Shuwaimaan Mishwaar at Prince Mohammed Stud, Bahrain

By Matthias Oster

Posted on May 21st, 2017 in Bahrain

Shuwaimaan Mishwaar M401, black stallion, born 2006, by Rabdaan Naif M154 out of Shuwaimah Nafaa M97

Aurene CF and the survival of old desert Arabian type

By Edouard Aldahdah

Posted on May 20th, 2017 in General

The photos Hannah Logan posted on her Facebook page made my day this morning. Hannah is a new breeder who acquired several horses from Marilyn McHallam’s herd in British Columbia, and they seem to be thriving.

I was particularly pleased to see this nice photo of the 2004 Kuhaylan Haifi Davenport stallion Aurene CF (Triermain CF x Aureole CF by Fair Sir) after all these years; I had seen him at Craver Farms as a two year old in 2006 — I had mentioned the possibility of exporting a Davenport stallion to Syria, and Charles Craver suggested Aurene. Charles thought highly of him. I saw Aurene again at Pamela Klein’s in Southern Virginia in 2010 (I think) and liked him even better. In 2012, Pamela drove Aurene up to Pennsylvania for breeding to one of my older mares, Bint al-Barra. She took, but then absorbed the pregnancy.

Five things amateurs of the old type of Arabian horses would like in this photo of Aurene: first, the long forelocks, a sign of asalah — authenticity, and a favorite feature of the Prophet Muhammad; second, the prominent facial bones between the eyes and the muzzle that make the face look so dry, another sign of asalah; third, the deep jaw bones, visible on the left of the photo; fourth, the protruding eye sockets common to all desert mammals, and visible to the right of the photo; and fifth, the camel-like muzzle, with the nostrils placed higher, making room for a substantial upper lip, and flat nostrils at rest, which make for the triangular tipped muzzle “a la Sherifa”. Nostrils open when a horse is excited or in action.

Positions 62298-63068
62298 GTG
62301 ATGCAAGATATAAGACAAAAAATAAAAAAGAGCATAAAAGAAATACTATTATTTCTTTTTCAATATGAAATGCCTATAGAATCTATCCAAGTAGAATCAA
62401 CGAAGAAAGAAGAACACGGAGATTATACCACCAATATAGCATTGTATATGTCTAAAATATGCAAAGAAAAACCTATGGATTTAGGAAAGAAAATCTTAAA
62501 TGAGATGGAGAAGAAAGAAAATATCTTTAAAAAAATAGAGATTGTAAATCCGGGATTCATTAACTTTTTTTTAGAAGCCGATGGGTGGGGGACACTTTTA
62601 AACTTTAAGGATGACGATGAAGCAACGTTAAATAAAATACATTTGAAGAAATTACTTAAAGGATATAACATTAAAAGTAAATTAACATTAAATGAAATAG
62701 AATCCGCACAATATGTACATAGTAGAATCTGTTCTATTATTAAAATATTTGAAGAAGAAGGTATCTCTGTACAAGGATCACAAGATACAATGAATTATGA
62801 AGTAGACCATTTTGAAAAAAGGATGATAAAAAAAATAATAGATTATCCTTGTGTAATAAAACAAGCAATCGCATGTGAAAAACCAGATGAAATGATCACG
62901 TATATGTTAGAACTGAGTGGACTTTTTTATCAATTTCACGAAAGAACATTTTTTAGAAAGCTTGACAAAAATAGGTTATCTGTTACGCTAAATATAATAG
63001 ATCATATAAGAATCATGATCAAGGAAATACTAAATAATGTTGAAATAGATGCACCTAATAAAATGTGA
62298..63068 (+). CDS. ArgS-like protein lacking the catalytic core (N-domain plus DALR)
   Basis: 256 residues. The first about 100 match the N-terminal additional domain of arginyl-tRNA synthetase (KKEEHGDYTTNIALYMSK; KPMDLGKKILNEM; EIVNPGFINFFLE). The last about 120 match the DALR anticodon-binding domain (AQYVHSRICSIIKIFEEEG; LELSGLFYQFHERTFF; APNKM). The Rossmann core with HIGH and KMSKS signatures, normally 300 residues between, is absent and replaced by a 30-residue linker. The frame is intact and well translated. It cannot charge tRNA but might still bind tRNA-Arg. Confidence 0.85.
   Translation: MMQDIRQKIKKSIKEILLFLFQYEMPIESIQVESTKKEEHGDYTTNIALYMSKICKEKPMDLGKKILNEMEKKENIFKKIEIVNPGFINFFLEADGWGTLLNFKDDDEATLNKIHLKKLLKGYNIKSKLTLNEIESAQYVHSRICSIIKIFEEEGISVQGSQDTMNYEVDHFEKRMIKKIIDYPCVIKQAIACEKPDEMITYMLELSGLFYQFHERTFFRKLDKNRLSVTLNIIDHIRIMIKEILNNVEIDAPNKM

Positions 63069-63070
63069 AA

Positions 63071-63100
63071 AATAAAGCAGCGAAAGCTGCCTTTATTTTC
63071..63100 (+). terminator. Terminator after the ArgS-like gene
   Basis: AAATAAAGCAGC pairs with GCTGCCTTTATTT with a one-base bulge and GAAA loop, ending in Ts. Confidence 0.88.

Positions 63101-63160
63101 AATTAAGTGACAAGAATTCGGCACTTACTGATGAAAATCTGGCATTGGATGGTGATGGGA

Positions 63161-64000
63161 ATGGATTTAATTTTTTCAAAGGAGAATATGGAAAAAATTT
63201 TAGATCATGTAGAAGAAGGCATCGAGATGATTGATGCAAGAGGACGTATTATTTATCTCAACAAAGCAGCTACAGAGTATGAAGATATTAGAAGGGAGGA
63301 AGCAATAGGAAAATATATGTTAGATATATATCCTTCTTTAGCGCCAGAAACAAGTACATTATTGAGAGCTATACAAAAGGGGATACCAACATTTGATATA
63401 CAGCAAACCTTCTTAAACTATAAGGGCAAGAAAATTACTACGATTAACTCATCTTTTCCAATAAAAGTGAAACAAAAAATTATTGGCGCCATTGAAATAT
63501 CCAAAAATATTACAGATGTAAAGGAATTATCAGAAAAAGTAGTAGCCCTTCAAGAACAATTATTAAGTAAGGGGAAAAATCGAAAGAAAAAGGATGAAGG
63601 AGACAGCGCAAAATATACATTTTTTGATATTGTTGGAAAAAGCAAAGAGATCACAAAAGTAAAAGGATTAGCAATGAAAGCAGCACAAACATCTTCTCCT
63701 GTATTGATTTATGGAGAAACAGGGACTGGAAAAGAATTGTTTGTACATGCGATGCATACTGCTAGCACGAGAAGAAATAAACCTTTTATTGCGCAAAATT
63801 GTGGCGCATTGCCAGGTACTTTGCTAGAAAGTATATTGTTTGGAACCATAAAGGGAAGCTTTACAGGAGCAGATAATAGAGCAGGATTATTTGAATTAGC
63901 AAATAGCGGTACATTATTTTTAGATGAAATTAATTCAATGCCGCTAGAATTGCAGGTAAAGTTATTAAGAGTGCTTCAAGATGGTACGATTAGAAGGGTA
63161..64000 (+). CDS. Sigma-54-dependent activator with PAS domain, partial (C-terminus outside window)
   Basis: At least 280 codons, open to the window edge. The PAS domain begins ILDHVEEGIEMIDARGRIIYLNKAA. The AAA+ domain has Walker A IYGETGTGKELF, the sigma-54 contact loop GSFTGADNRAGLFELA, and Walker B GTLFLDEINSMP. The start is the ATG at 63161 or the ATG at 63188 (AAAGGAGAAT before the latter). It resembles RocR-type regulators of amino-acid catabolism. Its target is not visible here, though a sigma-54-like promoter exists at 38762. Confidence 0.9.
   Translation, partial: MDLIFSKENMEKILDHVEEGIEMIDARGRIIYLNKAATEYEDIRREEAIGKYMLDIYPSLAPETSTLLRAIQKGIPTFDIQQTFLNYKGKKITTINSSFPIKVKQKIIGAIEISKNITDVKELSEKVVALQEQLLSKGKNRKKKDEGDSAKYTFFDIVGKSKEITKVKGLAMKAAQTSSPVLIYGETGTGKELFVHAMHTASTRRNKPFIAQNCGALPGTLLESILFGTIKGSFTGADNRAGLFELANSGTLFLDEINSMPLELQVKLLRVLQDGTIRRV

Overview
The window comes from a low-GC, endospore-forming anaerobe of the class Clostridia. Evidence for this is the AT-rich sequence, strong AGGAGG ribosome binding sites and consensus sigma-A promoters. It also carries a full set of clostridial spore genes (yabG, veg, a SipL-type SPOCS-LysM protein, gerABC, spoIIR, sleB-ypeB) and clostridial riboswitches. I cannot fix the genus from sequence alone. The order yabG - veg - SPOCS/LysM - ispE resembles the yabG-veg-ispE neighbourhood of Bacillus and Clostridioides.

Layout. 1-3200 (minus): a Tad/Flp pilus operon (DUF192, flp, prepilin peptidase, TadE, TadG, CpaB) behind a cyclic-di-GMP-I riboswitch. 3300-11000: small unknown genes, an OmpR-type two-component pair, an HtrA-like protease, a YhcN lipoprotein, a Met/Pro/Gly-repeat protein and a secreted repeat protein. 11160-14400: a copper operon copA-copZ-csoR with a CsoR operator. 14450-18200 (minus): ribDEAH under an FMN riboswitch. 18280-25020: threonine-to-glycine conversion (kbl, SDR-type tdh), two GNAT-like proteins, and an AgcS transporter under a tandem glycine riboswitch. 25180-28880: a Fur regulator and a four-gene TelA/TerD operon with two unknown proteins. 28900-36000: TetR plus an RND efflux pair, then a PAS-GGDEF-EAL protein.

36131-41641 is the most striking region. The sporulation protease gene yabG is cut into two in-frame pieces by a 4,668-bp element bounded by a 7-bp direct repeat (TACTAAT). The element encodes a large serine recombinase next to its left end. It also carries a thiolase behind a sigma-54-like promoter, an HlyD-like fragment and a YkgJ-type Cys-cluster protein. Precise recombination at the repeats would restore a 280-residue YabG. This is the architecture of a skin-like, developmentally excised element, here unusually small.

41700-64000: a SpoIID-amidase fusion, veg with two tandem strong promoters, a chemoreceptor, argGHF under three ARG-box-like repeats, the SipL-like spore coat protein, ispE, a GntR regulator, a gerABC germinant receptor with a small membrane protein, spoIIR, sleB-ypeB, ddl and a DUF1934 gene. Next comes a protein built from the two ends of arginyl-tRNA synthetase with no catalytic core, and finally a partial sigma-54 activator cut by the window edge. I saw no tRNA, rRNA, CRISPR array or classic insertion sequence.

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Today’s show champion horses — see for example the specimen below — are being bred for inflated nostrils placed very close to the tip of the muzzle, with the result that the upper lip all but disappears under the nostril, and the tip of the muzzle becomes shaped like a square; they are also being bred for bulging, over-sized eyes, while the protuberance of the eye is only a consequence of the bone structure of the socket — veteran Alepine expert Abu Husayn Khattab used to say that one should be able to easily place a chicken egg above the eye socket;  in today’s show horses the dense facial bone structure is gone and the area between the eye and the muzzle looks flat, with only some veins showing; finally, the deep jaw bone is also gone, and the consequence is that heads now have the shape of long rectangles instead of the triangular heads that were traditionally favored by the Arabs.

Related image

The photo of Aurene also reminds me of of al-Aawar, who was the last herdsire of the Shammar Bedouins in Northeastern Syria, and the embodiment of that vanishing old type. I wish you were closer than Alberta, Canada, Aurene, my Thalia would find a suitable mate in you.

 

Dib 1976 Saqlawi Jadran stallion

By Edouard Aldahdah

Posted on May 20th, 2017 in General